The point that was made that Baristan never thinks back to how bad of a person Aerys was the way that Jaime does throughout the entire story is a really apt one. Moreover, the same argument van be made about ALL the KG whom are thought of as “True noble knights.” Can a person really be thought of as noble if they don’t question the truly villainous things their King does? Jaime’s line about “swearing many oaths,” then poses the question about when you come to a point where keeping one oath breaks another: what do you do? Show’s him (who at this point in the story hadn’t started his redemptive arc yet) to be a far more introspective person than any of the other KG: Baristan, Dayne, Hightower,etc.
    It also kind of flies in the face of what Baristan days when he says (or thinks, I can’t remember) that the Unsullied are great soldiers, but they’re not warriors. I’m not sure how HE exactly differentiates them, but I have to think that he considered warriors to be more autonomous than soldiers. By that thinking though, blindly following a king at the cost of your soul, is more if what a soldier would do than a warrior. Although personally I just think the whole “true Knight” thing is just a load of BS and none of the characters that are thought of as such would hold up to scrutiny. In a lot of ways, Jaime killing Aerys was the most noble deed done by any of the kings guards we’ve heard of. By doing that, which (while I’ve read some opinions that say he did it to save his own neck, I don’t believe that holds up to scrutiny, especially when you read his dream sequence of facing his former KG comrades naked with only Brienne by his side), and NOT trying to defend his actions to anyone from that point on UNTIL Brienne over a decade and a half later (which demonstrates his thoughts about HER: she’s the only one up to that point who’s opinion of him matters enough to him that he DOES try to defend our excuse his actions to her) Jr literally sacrifices his own honor and carries the mantle of “King Slayer” and “Oath Breaker” for the rest of his life.
    I guess the whole idea of good vs evil, right vs wrong all boils down to what your individual opinion is: Is it the deeds that make a person bad, or their motivations? Also in the story as well as real life, people have a tendency to confuse one thing for another to their own peril. Lust is mistaken for love, pride is mistaken for honor, cruelty for strength, compassion for weakness, cynicism for intelligence, etc.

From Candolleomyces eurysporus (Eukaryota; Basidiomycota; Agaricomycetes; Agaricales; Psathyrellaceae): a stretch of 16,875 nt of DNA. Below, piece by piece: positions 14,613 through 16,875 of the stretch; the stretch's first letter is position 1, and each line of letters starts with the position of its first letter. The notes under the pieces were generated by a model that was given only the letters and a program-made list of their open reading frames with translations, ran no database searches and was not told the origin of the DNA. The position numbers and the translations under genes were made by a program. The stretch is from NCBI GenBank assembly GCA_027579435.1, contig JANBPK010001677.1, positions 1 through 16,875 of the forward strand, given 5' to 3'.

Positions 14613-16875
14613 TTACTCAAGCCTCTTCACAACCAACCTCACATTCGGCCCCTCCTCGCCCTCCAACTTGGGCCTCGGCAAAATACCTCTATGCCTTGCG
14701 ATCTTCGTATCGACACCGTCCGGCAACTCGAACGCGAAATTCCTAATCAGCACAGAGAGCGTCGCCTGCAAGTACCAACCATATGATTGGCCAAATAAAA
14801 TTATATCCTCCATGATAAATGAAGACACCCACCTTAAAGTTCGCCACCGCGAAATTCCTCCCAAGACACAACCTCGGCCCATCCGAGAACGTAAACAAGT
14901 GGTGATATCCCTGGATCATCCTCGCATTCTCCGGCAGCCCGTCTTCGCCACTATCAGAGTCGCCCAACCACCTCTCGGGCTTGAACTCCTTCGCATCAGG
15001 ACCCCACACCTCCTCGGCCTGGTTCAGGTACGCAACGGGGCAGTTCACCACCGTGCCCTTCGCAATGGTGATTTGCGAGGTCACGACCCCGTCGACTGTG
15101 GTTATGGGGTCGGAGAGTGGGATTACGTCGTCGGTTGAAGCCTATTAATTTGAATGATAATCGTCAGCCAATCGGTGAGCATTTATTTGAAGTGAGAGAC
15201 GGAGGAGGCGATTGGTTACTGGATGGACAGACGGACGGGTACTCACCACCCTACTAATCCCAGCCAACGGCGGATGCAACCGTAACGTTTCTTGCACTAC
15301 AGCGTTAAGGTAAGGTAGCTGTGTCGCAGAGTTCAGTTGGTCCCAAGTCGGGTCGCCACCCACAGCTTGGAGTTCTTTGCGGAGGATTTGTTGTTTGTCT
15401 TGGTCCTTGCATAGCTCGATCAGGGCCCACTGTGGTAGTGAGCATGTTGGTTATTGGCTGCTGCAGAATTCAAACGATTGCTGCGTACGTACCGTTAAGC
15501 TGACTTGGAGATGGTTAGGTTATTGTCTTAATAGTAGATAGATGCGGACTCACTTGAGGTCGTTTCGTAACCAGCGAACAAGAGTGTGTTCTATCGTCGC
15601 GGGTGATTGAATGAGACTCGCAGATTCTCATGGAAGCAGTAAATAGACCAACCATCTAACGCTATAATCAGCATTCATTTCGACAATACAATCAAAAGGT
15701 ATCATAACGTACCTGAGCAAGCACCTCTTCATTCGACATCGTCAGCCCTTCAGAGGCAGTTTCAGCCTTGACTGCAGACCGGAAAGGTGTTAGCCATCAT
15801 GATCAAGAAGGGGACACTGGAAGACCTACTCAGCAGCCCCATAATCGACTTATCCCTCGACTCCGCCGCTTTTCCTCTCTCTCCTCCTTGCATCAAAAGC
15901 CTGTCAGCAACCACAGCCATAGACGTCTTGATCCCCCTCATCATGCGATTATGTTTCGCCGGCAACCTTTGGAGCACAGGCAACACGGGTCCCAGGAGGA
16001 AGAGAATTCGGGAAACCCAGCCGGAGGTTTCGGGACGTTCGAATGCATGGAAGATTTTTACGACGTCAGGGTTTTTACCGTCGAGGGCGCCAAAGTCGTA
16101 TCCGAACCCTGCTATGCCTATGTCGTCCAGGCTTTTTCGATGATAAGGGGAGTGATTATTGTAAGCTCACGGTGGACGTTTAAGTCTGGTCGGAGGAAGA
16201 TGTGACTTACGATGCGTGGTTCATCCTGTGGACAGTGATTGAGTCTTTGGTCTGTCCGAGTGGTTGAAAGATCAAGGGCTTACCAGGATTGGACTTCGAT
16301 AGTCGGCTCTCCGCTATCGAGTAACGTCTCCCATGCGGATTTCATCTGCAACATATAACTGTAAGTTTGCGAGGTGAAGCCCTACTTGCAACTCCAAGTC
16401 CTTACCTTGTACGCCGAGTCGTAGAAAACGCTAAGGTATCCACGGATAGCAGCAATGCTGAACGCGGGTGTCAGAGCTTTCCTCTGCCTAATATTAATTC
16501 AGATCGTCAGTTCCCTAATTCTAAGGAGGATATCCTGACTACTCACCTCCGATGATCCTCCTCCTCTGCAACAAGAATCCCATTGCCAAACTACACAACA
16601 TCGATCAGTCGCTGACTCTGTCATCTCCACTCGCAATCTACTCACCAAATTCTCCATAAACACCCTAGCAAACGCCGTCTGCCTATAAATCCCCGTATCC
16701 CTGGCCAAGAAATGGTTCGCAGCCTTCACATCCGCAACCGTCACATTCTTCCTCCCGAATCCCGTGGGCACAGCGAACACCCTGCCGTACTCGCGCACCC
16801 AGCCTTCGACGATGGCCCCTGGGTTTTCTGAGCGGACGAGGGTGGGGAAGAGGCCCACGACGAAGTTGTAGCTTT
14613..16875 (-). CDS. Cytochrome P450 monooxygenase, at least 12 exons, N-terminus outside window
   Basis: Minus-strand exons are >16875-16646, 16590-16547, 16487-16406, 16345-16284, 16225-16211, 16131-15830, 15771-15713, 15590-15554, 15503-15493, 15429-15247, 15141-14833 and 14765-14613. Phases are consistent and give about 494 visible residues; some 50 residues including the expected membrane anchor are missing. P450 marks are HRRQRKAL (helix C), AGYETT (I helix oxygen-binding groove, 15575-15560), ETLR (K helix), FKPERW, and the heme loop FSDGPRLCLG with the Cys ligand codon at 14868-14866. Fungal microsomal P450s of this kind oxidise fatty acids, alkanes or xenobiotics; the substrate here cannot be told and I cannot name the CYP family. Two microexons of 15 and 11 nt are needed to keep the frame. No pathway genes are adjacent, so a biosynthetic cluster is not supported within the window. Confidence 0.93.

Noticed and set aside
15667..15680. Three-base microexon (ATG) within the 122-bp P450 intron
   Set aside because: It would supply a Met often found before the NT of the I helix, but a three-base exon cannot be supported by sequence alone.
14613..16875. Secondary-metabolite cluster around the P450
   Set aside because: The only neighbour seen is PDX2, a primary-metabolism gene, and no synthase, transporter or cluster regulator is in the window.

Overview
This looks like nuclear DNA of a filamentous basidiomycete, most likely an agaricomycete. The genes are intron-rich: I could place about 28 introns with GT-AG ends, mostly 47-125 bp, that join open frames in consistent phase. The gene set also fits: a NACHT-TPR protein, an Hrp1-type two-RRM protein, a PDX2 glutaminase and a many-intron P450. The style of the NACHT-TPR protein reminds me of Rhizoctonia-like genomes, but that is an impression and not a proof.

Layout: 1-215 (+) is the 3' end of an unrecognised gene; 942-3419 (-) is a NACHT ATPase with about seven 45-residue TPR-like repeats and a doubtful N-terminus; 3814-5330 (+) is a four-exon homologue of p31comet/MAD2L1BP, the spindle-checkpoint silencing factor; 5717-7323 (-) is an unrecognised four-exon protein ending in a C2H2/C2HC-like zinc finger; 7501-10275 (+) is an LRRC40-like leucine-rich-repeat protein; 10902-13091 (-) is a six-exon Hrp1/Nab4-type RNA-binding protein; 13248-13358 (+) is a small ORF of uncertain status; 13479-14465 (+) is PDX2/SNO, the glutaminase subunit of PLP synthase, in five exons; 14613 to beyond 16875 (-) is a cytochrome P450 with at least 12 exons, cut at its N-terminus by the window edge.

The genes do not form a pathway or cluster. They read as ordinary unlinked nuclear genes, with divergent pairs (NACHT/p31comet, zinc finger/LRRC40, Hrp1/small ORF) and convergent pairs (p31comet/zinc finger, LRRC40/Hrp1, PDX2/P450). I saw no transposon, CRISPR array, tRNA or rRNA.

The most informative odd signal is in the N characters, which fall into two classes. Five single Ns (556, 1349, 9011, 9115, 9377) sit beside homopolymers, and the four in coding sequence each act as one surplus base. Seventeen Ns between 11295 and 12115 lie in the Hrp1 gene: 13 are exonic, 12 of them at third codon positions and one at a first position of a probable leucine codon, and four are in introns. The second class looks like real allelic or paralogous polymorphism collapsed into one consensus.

• Trajan117

      Christ, I have to start reading my posts before I click “post”, the spelling/grammatical and at some points; word choice makes it seem like I’m having a stroke while typing. Proofreading on a smart phone is a royal pain in the ass though.

  13. Trajan117

    Am I breaking form by not having a ASOIAF themed screen name?

  14. Trajan117

    Full disclosure: I haven’t listened to all of part 1 yet so it may have been covered there (isn’t evil always more fun than good? I think of Rick Moranis’ line in Spaceballs: “Evil will always triumph over good… Because good, is dumb”). Am I alone in my dislike for Catlyn? Surely she deserves a place in part 2, and I’m not talking about Lady Stoneheart, she’s only mildly worse than Cat. The general consensus seems to be: Cerci=bad/ Catlyn’s=good (of course this is a general statement). My question to this idea is: why?
    I guess my earlier post about is evil/good decided by deeds/motivations, but when I boil it down the only really difference between those two are the access to power and willingness to use it. Both are compared put together throughout the story by their love of their children, and willingness to do ANYTHING to protect them. Arguably, Catlyn is a major factor into all the wars and death that has happened. It was her ill conceived act of taking Tyrion prisoner, then taking him up to her fruit-loop flake of a sister that kicked off the whole mess. I won’t even get into her relationship with Jon. The only real difference IMO between her when she was alive and her as L.Stoneheart is that as LS she’s not hiding who she truly is.